When A Client Dies
Content warning: may be triggering for those who have experienced grief, or are uncomfortable discussing mortality.
A Very Sad Day
When you’re sitting, waiting for a video session to start, and a client does not show up, most therapists don’t worry too much. Missed appointments, from time to time, are a thing in this line of work and the typical process is to try to reach out to the client in a different way: email, phone or text, to follow up.
In my professional experience, 80 percent of the time clients have forgotten, 10 percent of the time clients are overwhelmed by the idea of seeking counselling and are avoiding it and less than 10 percent of the time, it’s a weather event or other circumstances. But when I later learned that the client I was waiting for had died since our last appointment, I was truly and deeply shocked.
And I might never had known that they had passed away, if I hadn’t Googled their name—a rare practice I employ only when I have concerns about a client’s safety.
As I implied, above, after waiting half an hour on the open video call (excessive, perhaps) I decided to pack up and have my lunch a little early. At that point I wasn’t concerned. But as I sat drinking my tea, I had a nagging feeling of something not being ok, which I couldn’t pinpoint. I returned back to my desk a few minutes later and as I typed my client’s name, Google automatically populated the word “obituary.” Astounded, I clicked on the link, saw my client’s picture and saw that the date of birth lined up exactly with my records. There was no doubt.
I then sat, taking it all in. And the wheels in my mind were moving very slowly. Did. Not. Compute. My client was younger than me and healthy, as far as I knew.
Fortunately there was time before my next session to try to gather myself. This looked like:
- Shock and disbelief
- In awe of their impact in the world
- Longing for their smile and gentle presence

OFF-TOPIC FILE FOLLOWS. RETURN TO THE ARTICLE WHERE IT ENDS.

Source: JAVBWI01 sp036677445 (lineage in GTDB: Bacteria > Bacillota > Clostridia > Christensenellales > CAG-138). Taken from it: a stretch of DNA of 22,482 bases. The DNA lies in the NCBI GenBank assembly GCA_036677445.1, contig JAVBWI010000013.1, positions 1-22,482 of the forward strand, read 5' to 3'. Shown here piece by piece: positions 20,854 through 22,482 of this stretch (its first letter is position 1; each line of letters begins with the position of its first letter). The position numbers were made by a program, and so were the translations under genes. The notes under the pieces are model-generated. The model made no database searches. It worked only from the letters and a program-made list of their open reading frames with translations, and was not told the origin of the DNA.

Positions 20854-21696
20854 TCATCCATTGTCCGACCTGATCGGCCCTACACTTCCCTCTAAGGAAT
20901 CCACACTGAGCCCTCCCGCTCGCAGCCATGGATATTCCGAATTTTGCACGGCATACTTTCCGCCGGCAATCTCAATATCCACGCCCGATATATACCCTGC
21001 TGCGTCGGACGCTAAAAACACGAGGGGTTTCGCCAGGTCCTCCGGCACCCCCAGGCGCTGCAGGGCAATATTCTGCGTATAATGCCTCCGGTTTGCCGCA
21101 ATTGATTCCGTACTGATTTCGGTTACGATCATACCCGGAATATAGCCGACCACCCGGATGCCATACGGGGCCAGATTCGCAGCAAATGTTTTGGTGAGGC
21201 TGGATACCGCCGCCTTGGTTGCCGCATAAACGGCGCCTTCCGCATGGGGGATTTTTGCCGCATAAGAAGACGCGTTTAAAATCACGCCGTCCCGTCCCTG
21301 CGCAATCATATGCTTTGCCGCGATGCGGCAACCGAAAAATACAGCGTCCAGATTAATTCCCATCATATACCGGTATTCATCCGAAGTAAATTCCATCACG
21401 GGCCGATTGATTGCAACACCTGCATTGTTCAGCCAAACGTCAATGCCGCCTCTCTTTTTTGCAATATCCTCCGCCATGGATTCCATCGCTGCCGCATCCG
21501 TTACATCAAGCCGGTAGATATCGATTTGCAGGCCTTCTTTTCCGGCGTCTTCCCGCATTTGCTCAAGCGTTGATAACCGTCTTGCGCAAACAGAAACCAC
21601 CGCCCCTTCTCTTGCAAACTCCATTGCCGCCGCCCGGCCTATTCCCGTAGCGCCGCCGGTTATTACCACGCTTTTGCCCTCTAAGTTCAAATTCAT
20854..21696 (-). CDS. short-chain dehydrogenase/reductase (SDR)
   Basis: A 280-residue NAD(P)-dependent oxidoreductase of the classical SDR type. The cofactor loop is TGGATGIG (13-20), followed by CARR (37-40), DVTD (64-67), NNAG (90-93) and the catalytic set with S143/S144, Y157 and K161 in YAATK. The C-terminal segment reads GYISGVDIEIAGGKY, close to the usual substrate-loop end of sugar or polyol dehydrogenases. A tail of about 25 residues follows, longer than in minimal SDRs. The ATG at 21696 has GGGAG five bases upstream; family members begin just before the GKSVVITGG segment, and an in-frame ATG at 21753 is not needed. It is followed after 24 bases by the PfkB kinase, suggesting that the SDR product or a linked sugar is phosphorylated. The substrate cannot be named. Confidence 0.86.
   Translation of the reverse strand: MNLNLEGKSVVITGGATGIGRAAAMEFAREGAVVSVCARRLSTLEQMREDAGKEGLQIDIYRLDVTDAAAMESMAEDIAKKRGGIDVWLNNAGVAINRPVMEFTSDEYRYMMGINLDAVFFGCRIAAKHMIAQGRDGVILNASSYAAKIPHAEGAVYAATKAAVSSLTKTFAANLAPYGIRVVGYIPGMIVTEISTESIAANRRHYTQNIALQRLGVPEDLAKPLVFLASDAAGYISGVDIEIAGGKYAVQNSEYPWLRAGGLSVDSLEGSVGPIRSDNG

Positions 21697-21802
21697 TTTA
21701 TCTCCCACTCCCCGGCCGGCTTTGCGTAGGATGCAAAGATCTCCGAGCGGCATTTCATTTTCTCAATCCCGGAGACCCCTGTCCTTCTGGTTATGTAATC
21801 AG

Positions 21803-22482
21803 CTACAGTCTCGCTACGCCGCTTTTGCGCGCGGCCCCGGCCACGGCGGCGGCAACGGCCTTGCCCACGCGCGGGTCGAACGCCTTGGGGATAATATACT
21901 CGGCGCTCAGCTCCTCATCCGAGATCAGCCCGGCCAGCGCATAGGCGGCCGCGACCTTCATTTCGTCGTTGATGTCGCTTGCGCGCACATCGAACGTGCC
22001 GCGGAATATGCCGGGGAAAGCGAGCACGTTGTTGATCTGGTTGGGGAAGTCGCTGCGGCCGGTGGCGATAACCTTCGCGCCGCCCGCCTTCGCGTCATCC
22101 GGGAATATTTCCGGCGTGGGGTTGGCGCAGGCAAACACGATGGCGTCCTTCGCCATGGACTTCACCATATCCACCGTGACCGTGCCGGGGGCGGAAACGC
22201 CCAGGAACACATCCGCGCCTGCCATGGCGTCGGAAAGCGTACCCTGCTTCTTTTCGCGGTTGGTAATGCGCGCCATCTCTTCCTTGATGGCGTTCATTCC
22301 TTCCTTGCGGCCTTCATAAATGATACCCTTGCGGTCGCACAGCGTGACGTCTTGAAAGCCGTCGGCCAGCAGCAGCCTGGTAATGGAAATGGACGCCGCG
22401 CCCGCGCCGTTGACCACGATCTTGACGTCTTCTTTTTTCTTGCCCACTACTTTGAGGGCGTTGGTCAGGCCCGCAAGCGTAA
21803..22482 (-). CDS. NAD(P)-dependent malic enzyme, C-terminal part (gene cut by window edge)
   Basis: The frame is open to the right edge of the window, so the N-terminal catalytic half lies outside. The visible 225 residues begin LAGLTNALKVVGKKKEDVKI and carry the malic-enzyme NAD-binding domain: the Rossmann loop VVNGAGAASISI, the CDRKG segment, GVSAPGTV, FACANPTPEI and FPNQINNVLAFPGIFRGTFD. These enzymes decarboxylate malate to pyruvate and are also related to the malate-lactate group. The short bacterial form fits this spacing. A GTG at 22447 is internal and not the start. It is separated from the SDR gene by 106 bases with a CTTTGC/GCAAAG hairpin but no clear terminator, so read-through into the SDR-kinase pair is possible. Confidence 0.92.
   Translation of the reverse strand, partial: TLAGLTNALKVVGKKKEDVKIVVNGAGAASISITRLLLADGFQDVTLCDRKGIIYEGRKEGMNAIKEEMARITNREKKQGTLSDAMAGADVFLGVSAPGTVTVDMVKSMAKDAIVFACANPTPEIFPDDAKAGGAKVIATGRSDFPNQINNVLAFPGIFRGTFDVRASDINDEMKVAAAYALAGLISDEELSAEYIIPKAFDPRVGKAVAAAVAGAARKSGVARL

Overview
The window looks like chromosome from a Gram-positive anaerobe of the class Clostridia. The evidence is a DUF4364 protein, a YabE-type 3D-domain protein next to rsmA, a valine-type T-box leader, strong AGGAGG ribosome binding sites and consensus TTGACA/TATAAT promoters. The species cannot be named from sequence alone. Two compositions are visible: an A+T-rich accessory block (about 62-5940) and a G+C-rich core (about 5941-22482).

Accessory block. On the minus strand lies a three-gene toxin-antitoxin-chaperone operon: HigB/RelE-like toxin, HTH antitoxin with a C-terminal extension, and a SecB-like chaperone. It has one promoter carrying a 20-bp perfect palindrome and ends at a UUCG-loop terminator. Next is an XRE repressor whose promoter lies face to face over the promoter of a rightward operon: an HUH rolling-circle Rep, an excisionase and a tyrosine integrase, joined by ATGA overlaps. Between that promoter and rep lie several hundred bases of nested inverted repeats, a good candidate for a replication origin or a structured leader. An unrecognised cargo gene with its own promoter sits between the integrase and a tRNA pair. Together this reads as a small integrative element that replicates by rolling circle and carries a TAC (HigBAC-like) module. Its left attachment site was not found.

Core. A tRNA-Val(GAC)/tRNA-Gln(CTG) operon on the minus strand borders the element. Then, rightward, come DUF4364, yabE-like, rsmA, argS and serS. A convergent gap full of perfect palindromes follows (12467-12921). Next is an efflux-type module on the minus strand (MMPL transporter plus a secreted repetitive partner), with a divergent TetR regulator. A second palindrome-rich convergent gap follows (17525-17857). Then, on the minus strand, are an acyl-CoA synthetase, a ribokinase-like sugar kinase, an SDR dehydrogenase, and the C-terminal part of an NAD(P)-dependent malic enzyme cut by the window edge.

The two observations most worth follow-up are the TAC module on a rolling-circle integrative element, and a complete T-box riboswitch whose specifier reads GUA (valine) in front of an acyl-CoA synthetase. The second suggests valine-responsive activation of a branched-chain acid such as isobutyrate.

- Gratitude for the opportunity to have worked with them
My thoughts were random and not necessary logical. I was trying to make sense of something that made no sense.
- “I can’t believe that I had left a message on a person’s voicemail who had passed away. Their message said that they would return my call as soon as they could.”
- “What happened? Why did they die?”
- “This makes no sense. We were celebrating some key life events.”
- “Was there anything said in previous conversations that made me concerned for their safety?” (No).
- “How is this possible?”
- “Their family must be gutted. I can’t imagine their grief.”
- “What about their therapy goals that we were in the middle of working on?” A strange thought now, I suppose.
- “Had they ordered that book that we were talking about?”
- “I can’t believe I will never see their smile again.”
After my sessions of the day had ended, I then switched to behaviour:
- Combing through my notes, looking for “evidence” of clinical concern (none).
- Reading and re-reading my notes to bring their presence back to my mind and heart.
- Contacting another registered social worker to discuss and process my sadness and shock.
And as the days passed, I:
- Brought up the loss of my client, my feelings about it and reviewed my work with them in clinical supervision, in order to receive support, guidance and to do an accountability check.
- I wrote about the loss, which led to this article.
While the loss that I described was recent, and sudden, I am old enough to say that there have been several clients that have died over the course of my career, including many that I will never know about, as our counselling had previously concluded.
I’ve come to a few thoughts on client loss, which may or may not resonate for other therapists or counselling clients.